- Go with a guide, experience Taipei at night beginning with dumplings at the famous Din Tai Feng restaurant.
4. Buddhist Vegetarian Buffet: A Pay-by-Weight Veggie Heaven
Not to worry, vegetarians. Taipei is not all meat and seafood! It’s actually one of the most vegetarian-friendly cities in Asia, with hundreds of vegetarian restaurants. Just about every neighborhood has a vegetarian pay-by-weight buffet. Watch for the buffet table and Buddhist imagery, including the Buddhist swastika, and sometimes monk and nun diners.
Mock meat dishes, including versions of famous Taiwanese meat dishes, are abundant, but you aren’t a fan there are lots of legumes, regular tofu dishes, and veggies too. A fully loaded plate is only US$3-5. And non-vegetarians will probably like it too!
5. Addiction Aquatic: Where to Eat Seafood in Taipei
The old Taipei seafood market has been converted into an upscale seafood grocery store. Seeing the giant lobsters and spider crabs when you first enter is an attraction in itself, but most come for the standing sushi bar or super fresh and reasonably priced take-away sushi trays.
Customers usually gobble up their sushi at the standing tables near the exit, but we usually take it to nearby Rongxing Park for a sushi picnic!
6. Taiwanese Breakfast: Start Your Day with the Best Breakfast Food to Eat in Taipei
Veer into any residential lane in Taipei in the morning and you will see breakfast shops full of people. The menus are mostly the same: breakfast burgers, toasted sandwiches, dan bing (thin green onion crepes), fan tuan (sticky rice rolls), and fresh soy milk or milk tea. A great start to any day in Taipei!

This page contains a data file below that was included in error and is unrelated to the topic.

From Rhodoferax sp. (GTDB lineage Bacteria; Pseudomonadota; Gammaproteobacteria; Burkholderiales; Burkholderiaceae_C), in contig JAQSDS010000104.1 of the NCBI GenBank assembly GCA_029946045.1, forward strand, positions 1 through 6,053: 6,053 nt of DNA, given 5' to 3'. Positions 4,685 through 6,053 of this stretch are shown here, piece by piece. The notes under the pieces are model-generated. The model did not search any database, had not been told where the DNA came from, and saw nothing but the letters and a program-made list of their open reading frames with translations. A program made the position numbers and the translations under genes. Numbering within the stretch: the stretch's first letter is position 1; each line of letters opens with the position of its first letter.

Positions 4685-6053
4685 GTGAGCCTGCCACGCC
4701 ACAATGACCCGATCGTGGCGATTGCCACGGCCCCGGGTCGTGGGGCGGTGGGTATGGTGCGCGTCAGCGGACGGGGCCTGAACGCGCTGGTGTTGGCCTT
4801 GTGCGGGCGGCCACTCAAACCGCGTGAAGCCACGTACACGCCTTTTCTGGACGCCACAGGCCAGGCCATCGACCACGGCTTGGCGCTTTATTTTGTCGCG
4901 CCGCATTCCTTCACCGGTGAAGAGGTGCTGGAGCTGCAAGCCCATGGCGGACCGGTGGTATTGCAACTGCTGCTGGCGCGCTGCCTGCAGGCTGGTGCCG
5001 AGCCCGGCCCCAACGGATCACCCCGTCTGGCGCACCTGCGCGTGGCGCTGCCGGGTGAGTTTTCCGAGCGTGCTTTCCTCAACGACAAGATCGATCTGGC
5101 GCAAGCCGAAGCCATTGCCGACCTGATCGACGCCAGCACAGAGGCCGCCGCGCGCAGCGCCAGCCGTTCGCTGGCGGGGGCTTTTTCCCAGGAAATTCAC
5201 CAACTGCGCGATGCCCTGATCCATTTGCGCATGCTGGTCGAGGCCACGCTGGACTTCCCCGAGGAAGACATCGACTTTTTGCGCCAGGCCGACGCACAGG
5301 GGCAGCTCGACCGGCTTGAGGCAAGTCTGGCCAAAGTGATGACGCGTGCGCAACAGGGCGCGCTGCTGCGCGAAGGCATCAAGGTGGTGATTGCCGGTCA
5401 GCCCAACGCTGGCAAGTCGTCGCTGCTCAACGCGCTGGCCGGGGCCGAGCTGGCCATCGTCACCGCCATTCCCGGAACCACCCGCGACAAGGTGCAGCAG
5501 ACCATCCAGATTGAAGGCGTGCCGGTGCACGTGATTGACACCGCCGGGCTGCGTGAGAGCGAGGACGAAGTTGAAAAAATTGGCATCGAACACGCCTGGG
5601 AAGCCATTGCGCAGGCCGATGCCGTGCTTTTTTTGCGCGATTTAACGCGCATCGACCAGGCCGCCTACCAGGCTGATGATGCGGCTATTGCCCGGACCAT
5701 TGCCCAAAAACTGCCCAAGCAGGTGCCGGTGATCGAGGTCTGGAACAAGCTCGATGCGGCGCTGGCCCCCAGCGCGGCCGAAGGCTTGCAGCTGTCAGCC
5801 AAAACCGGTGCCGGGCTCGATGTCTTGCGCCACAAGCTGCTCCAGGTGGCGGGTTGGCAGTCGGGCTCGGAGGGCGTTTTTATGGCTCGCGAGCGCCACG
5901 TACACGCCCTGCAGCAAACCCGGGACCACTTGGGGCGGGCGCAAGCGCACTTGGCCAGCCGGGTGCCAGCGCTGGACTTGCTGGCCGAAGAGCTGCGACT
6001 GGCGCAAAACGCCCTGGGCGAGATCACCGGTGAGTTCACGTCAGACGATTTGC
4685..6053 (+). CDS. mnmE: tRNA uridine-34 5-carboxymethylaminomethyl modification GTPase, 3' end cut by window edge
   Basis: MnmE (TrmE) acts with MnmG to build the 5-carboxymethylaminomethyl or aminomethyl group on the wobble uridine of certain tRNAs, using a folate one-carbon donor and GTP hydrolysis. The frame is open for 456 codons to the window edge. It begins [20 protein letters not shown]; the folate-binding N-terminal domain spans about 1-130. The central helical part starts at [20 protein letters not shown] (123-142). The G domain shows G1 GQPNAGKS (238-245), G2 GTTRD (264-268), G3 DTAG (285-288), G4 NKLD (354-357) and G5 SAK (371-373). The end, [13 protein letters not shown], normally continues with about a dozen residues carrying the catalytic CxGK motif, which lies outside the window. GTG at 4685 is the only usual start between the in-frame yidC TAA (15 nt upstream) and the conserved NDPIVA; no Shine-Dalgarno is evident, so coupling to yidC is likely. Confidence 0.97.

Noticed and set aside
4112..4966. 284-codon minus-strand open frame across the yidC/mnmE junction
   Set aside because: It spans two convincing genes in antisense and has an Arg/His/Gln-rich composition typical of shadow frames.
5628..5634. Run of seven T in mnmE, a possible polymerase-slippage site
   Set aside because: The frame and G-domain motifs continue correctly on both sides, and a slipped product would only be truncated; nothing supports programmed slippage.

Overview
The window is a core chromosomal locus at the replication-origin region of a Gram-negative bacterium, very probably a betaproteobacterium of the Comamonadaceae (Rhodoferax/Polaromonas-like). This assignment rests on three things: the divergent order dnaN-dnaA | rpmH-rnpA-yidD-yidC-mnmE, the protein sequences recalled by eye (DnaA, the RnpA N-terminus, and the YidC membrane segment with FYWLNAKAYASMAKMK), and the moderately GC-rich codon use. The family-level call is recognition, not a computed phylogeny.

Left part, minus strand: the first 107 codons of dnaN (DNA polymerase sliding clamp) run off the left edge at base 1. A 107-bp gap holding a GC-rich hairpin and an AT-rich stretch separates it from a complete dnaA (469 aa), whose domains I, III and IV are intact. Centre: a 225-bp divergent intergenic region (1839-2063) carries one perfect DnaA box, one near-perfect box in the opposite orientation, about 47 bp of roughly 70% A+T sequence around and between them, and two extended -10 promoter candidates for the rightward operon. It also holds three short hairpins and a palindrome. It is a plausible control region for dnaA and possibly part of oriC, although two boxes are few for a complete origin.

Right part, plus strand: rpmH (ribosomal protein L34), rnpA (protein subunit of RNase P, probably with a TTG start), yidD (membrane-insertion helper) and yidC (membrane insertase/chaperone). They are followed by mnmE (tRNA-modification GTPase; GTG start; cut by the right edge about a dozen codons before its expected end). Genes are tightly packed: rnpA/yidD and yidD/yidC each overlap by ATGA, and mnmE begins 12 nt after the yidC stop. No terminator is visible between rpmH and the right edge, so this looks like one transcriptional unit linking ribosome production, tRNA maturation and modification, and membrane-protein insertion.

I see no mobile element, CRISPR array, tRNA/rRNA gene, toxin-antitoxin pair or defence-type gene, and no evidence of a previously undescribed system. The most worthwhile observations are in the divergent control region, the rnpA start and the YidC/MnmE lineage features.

8. Food Courts: Convenient Eats in Department Stores
Seriously? Yes! Food courts in Taiwanese department stores offer a full range of quality local and foreign meals. There seems to be a competition for who can offer dishes on the largest and most visually appealing plates, bowls, and even mini hot pots with fire below.
A convenient one to try occupies all four sides of the second floor of Taipei Main Station.
9. Shaved Ice: The Best Taiwanese Treat to Beat the Heat
This traditional dessert is a must in summer in Taipei, or anytime really. Traditional ones usually feature your choice of 3-5 jelly pieces, beans, fruit jams, etc., topped with brown sugar syrup.
Fresh fruit ones are really popular now, often topped with ice cream and sweetened condensed milk. In summer, mango shaved ice reigns supreme, but you can get it year-round on Yongkang Street by Da An Park, where it was supposedly invented.
10. Bubble Tea: Taiwan is the Homeland of Bubble Tea
What? You came to the homeland of bubble tea and didn’t even try it?
While many locals still prefer the original version, simple milk tea with black pearls, there are all manner of concoctions on tea stand menus. Some are meals in a cup, with all kinds of jelly cubes, coconut chunks, passion fruit seeds, fruit chunks, and more.
While Taiwanese mostly don’t like very sweet desserts, these iced tea beverages are sickly sweet, even if you go for “half sweet.” Ask for “very little” sugar. Many stalls have a sugar chart, and they’ll also ask you about the ice (many locals want little or no ice).
About the Guest Author
Nick has been living in Taipei for 10 years and is the author of the book “Taiwan in the Eyes of a Foreigner.”